Involving children with developmental language disorder and their parents in research priority setting
Katie Chadd, Royal College of Speech and Language Therapists, UK (firstname.lastname@example.org )
Amit Kulkarni, Royal College of Speech and Language Therapists, UK (email@example.com)
Lauren Longhurst, Whittington Health NHS Trust, UK (firstname.lastname@example.org)
Background: In the UK, two children in every classroom have developmental language disorder (DLD), a disorder associated with a range of negative life outcomes, including poorer mental health, educational attainment and employment prospects. Speech and language therapists (SLTs) support children with DLD (CwDLD), using research to inform their practice. However, important clinical questions regarding DLD remain unanswered. Research priority setting partnerships (PSPs) aim to address such situations, asking key stakeholders to consider what questions most urgently need to be addressed by research. Involving CwDLD and their parents, as key stakeholders, in a DLD PSP is crucial. Typical PSP methods are linguistically and cognitively complex, thus an adapted methodology is required to capture the true voice of CwDLD and their parents.
Aim: To develop and implement a method for meaningfully involving CwDLD and their parents in a PSP.
Method: An activity programme and data collection exercise to aid CwDLD and their parents to participate in a PSP were developed. SLTs familiar with the individuals were trained to deliver and implement this, according to an individual’s specific communication needs. Collected data were used to inform the research design. A protocol was developed to combine this data with information from other stakeholders.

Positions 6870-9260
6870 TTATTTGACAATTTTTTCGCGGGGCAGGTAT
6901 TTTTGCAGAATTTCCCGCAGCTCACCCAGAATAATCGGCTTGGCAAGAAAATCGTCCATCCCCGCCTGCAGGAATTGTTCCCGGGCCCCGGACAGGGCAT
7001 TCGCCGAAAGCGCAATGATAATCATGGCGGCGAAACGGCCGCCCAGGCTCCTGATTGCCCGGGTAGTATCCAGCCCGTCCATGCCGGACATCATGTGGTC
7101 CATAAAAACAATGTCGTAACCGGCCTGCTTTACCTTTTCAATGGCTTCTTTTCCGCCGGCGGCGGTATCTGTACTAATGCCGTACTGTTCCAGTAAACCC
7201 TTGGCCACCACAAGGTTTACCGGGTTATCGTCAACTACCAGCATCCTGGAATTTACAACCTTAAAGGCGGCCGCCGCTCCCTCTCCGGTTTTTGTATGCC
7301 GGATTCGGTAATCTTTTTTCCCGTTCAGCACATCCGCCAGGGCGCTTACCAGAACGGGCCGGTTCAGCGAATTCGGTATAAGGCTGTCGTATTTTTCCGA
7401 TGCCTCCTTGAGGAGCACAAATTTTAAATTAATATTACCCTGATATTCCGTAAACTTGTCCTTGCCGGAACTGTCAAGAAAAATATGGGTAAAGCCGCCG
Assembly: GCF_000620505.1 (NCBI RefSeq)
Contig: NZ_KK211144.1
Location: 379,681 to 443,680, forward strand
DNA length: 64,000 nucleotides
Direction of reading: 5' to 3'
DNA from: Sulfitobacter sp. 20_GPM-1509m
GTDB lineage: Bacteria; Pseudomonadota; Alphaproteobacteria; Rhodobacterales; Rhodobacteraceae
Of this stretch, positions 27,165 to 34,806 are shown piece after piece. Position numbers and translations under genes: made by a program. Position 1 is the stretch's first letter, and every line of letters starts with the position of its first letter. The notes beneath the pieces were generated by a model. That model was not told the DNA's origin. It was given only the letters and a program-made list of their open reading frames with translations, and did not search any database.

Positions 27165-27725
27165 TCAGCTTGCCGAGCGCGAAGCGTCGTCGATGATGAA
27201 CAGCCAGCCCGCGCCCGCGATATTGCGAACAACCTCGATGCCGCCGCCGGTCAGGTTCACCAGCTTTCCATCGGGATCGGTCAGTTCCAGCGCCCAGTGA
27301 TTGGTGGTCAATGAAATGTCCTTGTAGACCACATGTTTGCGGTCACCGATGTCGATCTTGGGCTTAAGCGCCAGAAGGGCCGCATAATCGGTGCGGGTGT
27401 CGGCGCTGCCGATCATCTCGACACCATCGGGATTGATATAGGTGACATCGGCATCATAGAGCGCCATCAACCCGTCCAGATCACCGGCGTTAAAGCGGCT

Results: Nine SLTs received training, 17 CwDLD and 25 parents participated. All 42 individuals were able to voice their preferences for DLD research priorities. This information influenced the next stage of the PSP process, and had a significant impact on which research questions were prioritised.
Conclusions: This novel method enables CwDLD and their parents to be meaningfully involved in PSPs. Having established DLD research priorities, created in partnership, means future research can be targeted to areas of most urgent need. This supports the evidence base to grow appropriately to inform on child-centred, evidence-based care and facilitate positive outcomes for children.
Implications for children: You are able to tell people what you find difficult about speaking and understanding and what you really want help with. You have the right to do this, and we really want to know! Your speech and language therapist can help you do this, and together we can try to find the best ways to help any child who finds speaking and listening a bit tricky.
Implications for families: Using the process described here, you and your child can (and should be) involved in sharing your opinions and preferences for what you think are priority areas for research in DLD. Your collective voice is not just important, it is imperative in identifying what questions about DLD we most urgently need to try to answer.
Implications for practitioners: Speech and language therapists are best placed to support children and their parents to voice their opinions on research priorities in DLD. You can use the process described here to facilitate their understanding and capability to express their preference, and collect meaningful data.
Key words: developmental language disorder, speech and language therapy, research priority setting, children’s voices, families’ voices, communication, education, health, policy, government, mixed-methods
This presentation relates to the following United Nations Sustainable Development Goals: